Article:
Unions have accused the Government of playing “Russian roulette” with tens of thousands of jobs after the UK’s biggest carmaker said “greater certainty” was needed on Brexit.
Dr Ralf Speth, chief executive of JLR, owned by India’s Tata Motors, said the “wrong outcome” in the negotiations to leave the European Union could jeapordise the company’s future investment in the UK.
Meanwhile the GMB Union said losing JLR would be an “economic car crash”.
More than 40,000 workers are employed by the car manufacturer in the UK, with a further 260,000 jobs in the UK supply chain.
Len McCluskey, general secretary of Unite the Union, said: “Tens of thousands of decent jobs... are being put at risk by a Government that places its survival, indulging narrow, extremist views, above the well-being of the people of this country. This is simply not acceptable.
“So I say this to the Tory party, our jobs are not yours to play Russian roulette with. Drop your red lines and secure a decent deal, one that is to the benefit of the working people of this country.
“And if you cannot agree to put people before your ideology then move over and let a party that will get on with it.”
Stuart Richards, GMB senior organiser, said: “The Government is still spending more time squabbling with each other rather than listen to real warnings from industry.
“Our members at Jaguar Land Rover do skilled jobs with decent pay and contribute millions to the real economy.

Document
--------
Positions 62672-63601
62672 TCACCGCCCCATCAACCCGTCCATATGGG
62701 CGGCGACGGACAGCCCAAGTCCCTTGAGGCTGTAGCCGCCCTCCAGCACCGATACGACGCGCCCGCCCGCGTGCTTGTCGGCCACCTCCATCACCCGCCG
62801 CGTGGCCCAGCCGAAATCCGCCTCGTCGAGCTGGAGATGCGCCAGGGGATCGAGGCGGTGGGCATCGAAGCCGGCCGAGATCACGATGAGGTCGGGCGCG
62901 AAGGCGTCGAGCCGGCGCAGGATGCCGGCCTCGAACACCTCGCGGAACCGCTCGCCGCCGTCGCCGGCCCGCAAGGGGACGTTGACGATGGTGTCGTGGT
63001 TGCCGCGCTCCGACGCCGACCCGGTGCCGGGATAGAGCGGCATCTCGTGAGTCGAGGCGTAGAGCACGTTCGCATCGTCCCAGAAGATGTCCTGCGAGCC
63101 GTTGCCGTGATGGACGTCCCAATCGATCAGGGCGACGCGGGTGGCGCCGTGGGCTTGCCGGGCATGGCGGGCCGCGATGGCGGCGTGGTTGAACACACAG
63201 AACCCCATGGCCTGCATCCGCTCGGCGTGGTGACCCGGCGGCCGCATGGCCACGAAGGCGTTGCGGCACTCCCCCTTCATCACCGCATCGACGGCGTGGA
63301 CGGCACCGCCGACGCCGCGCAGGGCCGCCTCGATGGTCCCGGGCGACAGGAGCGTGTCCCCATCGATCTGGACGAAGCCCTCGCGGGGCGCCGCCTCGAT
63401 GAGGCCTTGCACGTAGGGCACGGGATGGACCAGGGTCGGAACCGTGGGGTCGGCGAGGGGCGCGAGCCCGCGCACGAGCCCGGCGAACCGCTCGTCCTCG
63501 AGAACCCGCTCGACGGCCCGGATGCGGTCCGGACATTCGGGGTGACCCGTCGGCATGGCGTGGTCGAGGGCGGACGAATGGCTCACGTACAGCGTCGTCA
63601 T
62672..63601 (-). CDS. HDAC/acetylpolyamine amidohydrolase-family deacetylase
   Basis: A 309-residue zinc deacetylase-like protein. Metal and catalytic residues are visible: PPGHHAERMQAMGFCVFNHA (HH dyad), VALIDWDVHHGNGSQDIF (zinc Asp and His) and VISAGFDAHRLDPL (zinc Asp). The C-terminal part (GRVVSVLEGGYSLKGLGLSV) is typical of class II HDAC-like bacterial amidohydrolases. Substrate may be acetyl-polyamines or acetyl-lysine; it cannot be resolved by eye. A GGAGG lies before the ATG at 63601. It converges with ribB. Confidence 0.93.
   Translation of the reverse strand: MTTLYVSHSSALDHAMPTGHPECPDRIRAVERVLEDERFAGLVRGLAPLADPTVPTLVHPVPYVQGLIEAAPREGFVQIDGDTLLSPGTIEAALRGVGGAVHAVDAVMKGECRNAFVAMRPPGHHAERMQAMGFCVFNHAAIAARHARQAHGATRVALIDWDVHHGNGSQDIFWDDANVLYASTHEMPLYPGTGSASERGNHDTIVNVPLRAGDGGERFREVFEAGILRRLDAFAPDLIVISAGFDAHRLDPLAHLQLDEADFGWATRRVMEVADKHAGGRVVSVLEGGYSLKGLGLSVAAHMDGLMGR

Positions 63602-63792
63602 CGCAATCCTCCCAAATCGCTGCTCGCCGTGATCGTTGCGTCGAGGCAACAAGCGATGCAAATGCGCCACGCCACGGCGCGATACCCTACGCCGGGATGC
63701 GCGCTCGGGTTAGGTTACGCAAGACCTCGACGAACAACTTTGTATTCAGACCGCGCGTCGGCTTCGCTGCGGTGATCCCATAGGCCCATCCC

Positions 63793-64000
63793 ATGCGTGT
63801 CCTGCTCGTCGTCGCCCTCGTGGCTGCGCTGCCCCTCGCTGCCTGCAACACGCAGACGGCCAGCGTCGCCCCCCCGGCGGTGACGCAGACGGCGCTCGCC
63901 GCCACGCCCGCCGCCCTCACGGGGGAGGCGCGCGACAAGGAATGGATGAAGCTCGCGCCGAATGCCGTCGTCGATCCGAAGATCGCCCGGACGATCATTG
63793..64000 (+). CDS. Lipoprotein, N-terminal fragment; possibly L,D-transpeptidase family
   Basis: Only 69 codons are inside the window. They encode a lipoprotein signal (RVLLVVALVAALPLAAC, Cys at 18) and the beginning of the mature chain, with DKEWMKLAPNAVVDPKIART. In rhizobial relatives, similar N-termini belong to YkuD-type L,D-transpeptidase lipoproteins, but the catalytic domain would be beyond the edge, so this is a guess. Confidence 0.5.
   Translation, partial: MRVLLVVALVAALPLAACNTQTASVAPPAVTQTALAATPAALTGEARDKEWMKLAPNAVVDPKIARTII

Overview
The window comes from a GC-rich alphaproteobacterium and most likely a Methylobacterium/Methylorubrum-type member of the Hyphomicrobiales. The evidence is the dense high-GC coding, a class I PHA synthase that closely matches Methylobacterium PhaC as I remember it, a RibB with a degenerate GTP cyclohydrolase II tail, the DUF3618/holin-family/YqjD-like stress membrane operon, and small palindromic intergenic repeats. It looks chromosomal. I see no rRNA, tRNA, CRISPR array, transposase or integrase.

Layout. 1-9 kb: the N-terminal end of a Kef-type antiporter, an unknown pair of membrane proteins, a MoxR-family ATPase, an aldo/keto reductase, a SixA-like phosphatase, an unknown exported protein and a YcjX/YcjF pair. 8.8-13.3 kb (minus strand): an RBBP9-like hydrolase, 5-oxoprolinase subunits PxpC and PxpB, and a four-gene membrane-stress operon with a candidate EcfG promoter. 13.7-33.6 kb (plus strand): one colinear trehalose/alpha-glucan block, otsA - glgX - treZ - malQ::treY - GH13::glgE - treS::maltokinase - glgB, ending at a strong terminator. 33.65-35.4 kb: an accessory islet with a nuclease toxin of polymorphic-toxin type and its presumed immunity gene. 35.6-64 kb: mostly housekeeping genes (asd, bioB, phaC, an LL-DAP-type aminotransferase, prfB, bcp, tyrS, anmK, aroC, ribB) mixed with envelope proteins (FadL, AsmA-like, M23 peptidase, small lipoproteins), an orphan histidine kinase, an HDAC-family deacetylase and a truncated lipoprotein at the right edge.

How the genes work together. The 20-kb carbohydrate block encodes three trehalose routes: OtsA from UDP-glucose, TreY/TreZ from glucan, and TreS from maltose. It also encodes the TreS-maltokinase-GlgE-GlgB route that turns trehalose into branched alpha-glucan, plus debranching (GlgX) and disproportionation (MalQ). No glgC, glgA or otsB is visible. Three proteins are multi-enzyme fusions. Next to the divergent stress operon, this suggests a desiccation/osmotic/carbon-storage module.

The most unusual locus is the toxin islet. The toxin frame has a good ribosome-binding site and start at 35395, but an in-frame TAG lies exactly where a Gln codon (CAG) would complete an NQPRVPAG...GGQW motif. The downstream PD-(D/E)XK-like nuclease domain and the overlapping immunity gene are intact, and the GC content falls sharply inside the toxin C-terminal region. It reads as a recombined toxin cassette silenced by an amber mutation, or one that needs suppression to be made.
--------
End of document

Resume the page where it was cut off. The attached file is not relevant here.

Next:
“We cannot afford to lose Jaguar Land Rover and its supply chain - it would be an economic car crash.”
He added: “This Government needs to start thinking of the lives of Britain’s workers – and their families – rather than internal Tory party bickering.”
The news follows similar statements from BMW and Airbus – and comes ahead of a crucial meeting of the Cabinet on Friday to finalise a White Paper on Brexit.
Speth said the company’s “heart and soul was in the UK” and the “wrong outcome” could jeapordise future investment.
He said: “We, and our partners in the supply chain, face an unpredictable future if the Brexit negotiations do not maintain free and frictionless trade with the EU and unrestricted access to the single market.
“We urgently need greater certainty to continue to invest heavily in the UK and safeguard our suppliers, customers and 40,000 British-based employees.
“A bad Brexit deal would cost Jaguar Land Rover more than £1.2bn profit each year.
“As a result, we would have to drastically adjust our spending profile. We have spent around £50bn in the UK in the past five years, with plans for a further £80bn in the next five.
“This would be in jeopardy should we be faced with the wrong outcome.
“For more than 250 years, since the era of Adam Smith, Britain has championed free markets and made the case for free trade.
“If the UK automotive industry is to remain globally competitive and protect 300,000 jobs in Jaguar Land Rover and our supply chain, we must retain tariff and customs-free access to trade and talent with no change to current EU regulations.”
Speth added: “Electrification and connectivity offer significant economic and productivity opportunities – get Brexit wrong and British people, businesses and broader society lose the chance to lead in smart mobility.”
In 2017 the company sold 621,000 cars, with 80% of them going to 130 countries.
One in three cars exported from the UK are Jaguars or Land Rovers.
Mainland Europe is one of JLR’s largest markets, with 20% of cars being sold there.
In the current financial year JLR intends to invest £4.5bn, with more than half going into development of new vehicle models and technologies.
Jaguar Land Rover’s UK tax contribution exceeds £2bn a year.